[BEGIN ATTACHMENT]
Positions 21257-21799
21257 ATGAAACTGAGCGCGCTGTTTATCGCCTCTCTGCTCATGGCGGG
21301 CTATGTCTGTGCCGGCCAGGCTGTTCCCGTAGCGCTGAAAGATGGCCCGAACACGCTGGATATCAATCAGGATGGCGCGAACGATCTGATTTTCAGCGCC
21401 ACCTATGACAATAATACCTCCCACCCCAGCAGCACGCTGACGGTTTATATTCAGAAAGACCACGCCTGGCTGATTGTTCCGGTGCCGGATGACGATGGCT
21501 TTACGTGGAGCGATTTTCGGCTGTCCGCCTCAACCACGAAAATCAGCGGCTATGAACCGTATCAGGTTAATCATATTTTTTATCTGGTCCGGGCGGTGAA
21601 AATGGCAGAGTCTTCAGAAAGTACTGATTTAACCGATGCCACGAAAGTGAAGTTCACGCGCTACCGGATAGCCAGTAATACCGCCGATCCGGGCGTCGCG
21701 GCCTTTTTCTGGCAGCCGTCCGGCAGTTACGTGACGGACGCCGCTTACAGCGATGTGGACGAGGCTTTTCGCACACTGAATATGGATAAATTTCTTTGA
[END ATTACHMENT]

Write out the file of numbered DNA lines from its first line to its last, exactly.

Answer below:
Positions 21257-21799
21257 ATGAAACTGAGCGCGCTGTTTATCGCCTCTCTGCTCATGGCGGG
21301 CTATGTCTGTGCCGGCCAGGCTGTTCCCGTAGCGCTGAAAGATGGCCCGAACACGCTGGATATCAATCAGGATGGCGCGAACGATCTGATTTTCAGCGCC
21401 ACCTATGACAATAATACCTCCCACCCCAGCAGCACGCTGACGGTTTATATTCAGAAAGACCACGCCTGGCTGATTGTTCCGGTGCCGGATGACGATGGCT
21501 TTACGTGGAGCGATTTTCGGCTGTCCGCCTCAACCACGAAAATCAGCGGCTATGAACCGTATCAGGTTAATCATATTTTTTATCTGGTCCGGGCGGTGAA
21601 AATGGCAGAGTCTTCAGAAAGTACTGATTTAACCGATGCCACGAAAGTGAAGTTCACGCGCTACCGGATAGCCAGTAATACCGCCGATCCGGGCGTCGCG
21701 GCCTTTTTCTGGCAGCCGTCCGGCAGTTACGTGACGGACGCCGCTTACAGCGATGTGGACGAGGCTTTTCGCACACTGAATATGGATAAATTTCTTTGA